Over 100 teachers and leaders attended the launch of the Leeds Curriculum, at Leeds Museum on Thursday 14th June. The Leeds Curriculum puts the city’s stories at schools’ fingertips, with resources and lesson plans tying into 50 local stories ranging from prehistoric hippos in Armley to the 2015 floods.
The Leeds Curriculum has been spearheaded by Kate Fellows, Lifelong Learning Manager at Leeds Museums and Galleries. Organisations from across the Leeds Local Cultural Education Partnership (LCEP), which is convened by IVE, have contributed resources. An exploration of the arts and Leeds’s international communities feature heavily in the programme, which forms a key part of the ongoing Leeds Culture Strategy and is the first programme to grow out of the LCEP since its inception.
The place-based initiative was designed by teachers and pupils from more than 30 schools, who drew upon information, resources and archives provided by over 40 different arts, cultural and community organisations across Leeds. The result is a series of 27 stories, which will eventually expand to 50, exploring everything from the prehistoric Armley hippo through to Victorian-era crime and punishment and the development of innovation and enterprise.
The stories aim to give the children of Leeds a shared narrative and sense of pride and belonging, as well as covering the National Curriculum history requirement for children to learn about ‘significant historical events, people and places in their own locality’. Of course the curriculum links are not limited to history, this is a local lens for geography, literacy, maths, DT, science, art, drama, dance, you name it!
Kate Fellows comments:
“Other cities have created place-based curriculums before but never on this scale of collaboration. We are really leading the way forward. So much hard work has gone into developing and designing the Leeds Curriculum from everyone involved and I’m delighted that children across the city will now have access to a wealth of resources which will help them to discover more about their home.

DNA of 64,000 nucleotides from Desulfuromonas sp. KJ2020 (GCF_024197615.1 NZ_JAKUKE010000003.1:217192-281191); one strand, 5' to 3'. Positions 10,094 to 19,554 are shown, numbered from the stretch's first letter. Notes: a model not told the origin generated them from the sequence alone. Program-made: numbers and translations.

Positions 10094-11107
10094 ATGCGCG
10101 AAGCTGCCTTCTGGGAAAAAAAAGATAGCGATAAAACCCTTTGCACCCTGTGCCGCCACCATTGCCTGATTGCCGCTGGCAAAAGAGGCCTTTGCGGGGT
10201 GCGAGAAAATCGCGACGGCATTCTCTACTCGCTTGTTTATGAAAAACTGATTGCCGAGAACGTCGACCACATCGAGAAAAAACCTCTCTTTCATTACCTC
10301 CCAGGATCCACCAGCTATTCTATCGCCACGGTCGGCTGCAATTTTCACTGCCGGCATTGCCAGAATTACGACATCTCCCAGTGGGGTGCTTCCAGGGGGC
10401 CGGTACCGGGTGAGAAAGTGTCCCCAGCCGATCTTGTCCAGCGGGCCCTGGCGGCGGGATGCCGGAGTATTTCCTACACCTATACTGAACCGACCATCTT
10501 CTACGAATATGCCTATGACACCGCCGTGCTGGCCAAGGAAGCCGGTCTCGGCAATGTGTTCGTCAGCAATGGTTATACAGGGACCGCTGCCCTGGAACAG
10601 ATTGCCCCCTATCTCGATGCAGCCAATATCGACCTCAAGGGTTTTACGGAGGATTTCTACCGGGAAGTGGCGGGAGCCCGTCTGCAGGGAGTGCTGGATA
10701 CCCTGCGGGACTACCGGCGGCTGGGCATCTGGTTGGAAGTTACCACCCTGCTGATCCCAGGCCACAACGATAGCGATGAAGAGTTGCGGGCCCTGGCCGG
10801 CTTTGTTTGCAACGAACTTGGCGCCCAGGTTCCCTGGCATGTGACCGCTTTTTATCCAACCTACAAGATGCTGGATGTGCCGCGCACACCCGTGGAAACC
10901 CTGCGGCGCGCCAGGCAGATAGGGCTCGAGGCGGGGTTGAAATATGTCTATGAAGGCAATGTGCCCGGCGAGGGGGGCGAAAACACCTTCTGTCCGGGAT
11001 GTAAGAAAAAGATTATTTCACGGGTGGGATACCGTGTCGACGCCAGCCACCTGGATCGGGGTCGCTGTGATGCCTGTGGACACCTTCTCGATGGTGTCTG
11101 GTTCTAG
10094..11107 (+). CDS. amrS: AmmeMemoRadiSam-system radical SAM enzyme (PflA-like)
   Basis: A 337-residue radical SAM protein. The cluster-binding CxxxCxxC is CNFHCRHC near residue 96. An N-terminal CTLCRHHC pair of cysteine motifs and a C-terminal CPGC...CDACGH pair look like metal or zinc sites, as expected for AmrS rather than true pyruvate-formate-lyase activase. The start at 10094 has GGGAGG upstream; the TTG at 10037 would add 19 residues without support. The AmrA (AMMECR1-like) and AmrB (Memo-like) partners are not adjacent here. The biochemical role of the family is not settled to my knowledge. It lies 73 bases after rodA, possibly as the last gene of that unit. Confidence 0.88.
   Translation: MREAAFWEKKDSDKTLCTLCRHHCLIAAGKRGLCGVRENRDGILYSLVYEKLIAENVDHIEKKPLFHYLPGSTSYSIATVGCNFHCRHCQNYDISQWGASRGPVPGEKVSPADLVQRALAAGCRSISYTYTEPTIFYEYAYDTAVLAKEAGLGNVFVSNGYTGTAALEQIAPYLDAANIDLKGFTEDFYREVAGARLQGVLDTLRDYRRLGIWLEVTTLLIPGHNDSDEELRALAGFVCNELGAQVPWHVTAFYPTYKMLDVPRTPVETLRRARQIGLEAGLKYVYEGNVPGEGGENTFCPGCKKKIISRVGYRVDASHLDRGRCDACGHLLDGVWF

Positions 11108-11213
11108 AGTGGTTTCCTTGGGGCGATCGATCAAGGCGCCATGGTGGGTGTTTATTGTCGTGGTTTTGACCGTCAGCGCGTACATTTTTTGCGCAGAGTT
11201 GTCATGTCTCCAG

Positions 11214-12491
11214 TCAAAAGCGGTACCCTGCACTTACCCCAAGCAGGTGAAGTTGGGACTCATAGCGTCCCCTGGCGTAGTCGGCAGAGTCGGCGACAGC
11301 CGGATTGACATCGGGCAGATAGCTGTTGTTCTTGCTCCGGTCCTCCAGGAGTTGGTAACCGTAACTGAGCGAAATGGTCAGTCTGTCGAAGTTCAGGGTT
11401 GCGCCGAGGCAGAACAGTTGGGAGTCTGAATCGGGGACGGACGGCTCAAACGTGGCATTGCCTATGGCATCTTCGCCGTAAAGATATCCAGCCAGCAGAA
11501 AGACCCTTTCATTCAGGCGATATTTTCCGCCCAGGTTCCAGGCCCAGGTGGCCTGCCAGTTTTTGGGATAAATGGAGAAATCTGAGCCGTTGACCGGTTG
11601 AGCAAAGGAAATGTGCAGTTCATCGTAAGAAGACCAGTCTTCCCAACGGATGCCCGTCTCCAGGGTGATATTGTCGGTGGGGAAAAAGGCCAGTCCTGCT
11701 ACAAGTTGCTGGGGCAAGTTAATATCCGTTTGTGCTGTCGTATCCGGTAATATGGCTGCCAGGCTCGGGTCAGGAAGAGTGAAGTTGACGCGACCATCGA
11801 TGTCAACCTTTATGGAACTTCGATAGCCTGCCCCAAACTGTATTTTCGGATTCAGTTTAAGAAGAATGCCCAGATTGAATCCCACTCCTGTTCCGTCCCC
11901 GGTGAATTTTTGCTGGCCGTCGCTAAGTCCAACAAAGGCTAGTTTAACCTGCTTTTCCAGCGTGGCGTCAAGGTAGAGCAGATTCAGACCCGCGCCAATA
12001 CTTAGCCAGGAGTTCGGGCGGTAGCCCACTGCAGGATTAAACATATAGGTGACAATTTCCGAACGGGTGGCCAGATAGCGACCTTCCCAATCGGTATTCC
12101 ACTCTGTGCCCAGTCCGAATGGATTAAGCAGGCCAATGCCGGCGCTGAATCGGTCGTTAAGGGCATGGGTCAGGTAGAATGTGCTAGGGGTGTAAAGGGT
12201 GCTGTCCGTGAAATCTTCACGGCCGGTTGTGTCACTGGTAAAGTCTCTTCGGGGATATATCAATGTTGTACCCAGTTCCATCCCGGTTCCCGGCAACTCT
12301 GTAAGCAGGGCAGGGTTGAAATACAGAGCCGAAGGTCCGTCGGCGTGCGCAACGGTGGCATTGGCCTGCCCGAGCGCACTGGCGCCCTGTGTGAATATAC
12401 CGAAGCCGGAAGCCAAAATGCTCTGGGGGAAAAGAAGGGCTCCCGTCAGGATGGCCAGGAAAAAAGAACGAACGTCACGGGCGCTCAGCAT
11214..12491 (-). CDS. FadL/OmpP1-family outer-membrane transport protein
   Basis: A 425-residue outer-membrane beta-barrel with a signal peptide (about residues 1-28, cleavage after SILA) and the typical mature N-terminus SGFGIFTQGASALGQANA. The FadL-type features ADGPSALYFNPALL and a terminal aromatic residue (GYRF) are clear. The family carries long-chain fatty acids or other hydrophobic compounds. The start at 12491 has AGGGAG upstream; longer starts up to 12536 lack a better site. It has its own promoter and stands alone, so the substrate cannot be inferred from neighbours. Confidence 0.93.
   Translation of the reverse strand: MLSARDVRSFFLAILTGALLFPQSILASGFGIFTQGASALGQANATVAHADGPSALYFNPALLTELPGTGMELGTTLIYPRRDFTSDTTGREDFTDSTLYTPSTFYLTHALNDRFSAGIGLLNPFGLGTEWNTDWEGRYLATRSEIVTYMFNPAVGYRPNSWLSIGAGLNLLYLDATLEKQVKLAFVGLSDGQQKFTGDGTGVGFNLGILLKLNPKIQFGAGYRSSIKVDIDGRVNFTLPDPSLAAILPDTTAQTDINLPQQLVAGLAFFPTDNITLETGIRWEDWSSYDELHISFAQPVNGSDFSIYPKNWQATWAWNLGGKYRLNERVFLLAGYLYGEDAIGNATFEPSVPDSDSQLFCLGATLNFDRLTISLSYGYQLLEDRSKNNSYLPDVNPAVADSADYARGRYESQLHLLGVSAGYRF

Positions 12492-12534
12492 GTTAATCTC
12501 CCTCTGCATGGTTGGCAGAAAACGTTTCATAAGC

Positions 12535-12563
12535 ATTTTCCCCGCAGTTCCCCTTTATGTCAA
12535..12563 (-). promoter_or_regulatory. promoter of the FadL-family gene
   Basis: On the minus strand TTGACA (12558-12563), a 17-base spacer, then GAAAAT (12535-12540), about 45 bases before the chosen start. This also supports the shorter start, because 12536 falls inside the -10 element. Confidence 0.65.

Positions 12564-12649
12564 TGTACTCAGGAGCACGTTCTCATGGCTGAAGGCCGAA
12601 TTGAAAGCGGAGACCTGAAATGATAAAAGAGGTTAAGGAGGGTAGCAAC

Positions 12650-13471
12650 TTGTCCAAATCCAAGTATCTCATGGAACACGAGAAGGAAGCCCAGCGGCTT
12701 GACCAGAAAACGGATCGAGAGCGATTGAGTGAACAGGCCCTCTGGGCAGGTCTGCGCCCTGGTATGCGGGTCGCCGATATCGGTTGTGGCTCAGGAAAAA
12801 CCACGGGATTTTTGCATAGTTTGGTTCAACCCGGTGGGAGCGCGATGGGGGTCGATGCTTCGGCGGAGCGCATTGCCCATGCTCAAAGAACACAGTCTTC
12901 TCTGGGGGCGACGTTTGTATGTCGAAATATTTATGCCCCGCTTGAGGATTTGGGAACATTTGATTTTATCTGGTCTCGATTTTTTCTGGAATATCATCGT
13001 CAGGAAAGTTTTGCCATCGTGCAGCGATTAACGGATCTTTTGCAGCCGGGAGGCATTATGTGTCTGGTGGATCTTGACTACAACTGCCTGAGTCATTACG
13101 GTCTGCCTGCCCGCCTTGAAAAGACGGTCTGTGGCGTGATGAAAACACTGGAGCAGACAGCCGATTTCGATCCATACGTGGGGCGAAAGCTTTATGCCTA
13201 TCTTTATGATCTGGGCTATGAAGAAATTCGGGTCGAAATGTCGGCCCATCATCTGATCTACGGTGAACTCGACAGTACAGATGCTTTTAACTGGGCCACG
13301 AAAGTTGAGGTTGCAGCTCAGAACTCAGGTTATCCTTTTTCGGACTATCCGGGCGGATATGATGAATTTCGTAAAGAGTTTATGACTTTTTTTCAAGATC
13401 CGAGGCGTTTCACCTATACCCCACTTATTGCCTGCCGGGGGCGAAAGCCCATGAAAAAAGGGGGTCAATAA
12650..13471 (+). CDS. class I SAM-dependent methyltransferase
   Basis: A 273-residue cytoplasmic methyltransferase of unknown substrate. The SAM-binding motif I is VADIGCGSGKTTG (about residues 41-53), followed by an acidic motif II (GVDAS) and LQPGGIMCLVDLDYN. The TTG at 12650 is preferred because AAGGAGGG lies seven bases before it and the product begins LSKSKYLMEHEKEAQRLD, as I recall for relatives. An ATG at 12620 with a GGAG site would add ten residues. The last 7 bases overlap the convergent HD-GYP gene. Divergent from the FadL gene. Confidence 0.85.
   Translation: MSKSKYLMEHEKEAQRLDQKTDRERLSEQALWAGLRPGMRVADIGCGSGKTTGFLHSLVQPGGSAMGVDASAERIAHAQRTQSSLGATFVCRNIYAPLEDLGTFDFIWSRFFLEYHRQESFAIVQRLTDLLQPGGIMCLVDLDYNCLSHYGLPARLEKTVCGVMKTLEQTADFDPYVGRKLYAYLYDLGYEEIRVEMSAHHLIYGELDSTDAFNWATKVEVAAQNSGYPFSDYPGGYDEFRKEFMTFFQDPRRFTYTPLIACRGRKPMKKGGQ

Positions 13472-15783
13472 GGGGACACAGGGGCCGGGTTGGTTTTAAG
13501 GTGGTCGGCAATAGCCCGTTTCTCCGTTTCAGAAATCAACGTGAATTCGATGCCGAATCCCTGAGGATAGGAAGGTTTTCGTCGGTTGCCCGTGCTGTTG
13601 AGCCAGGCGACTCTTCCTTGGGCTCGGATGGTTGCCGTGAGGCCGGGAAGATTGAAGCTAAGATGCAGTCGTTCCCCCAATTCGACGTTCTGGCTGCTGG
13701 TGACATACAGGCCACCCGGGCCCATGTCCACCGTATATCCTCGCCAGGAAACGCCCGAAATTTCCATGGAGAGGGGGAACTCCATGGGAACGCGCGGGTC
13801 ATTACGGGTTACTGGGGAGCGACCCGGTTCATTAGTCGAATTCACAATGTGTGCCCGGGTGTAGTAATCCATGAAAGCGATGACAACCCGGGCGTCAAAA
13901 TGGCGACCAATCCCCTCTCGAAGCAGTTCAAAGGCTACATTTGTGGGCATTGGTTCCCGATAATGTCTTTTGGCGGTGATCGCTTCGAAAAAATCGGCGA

Place-based curriculums, like this one, are proven to raise attainment. Arts and culture are not an added extra; they are a fundamental way of delivering curriculum goals, helping with children’s health and wellbeing and helping to create well-rounded individuals. Research has shown that children who participate in the arts are three times more likely to get a degree and three times more likely to vote when they grow up.”
In a globalised era, the ethos behind the Leeds curriculum is to give our city’s children roots to give them wings. The curriculum has been built from the ground up – beginning with stories gathered from community workshops across the city. The stories provide irresistible hooks for teachers to hang their lessons from. Who wouldn’t want to find out more about the elephant that found itself stuck in a Kippax ginnel when it made a bid for freedom from a travelling menagerie?!
Jumbo Alley, as the ginnel was dubbed, is a route into a far wider set of resources that reveal how the people of Leeds entertained themselves before television and the internet. Each story has a suite of leaning resources including National Curriculum links, primary sources like films and photographs and details of local venues offering related workshops.
Here are just a few of the stories:
Sallie Elliot, Head of Swillington Primary School explains:
“Every child and young person should have access to a high-quality arts and cultural education and all of the proven benefits it brings. As a headteacher, I think that the Leeds Curriculum is a fantastic idea and one which will benefit our pupils for years to come.”
The curriculum is hosted on mylearning.org, developed by Leeds firm, Grapple (of pinterest fame), which has also been relaunched alongside the Leeds Curriculum. Mylearning holds a range of cultural and heritage resources from venues and archives around the UK, alongside the Leeds Curriculum, making it an invaluable one-stop shop for time-poor teachers.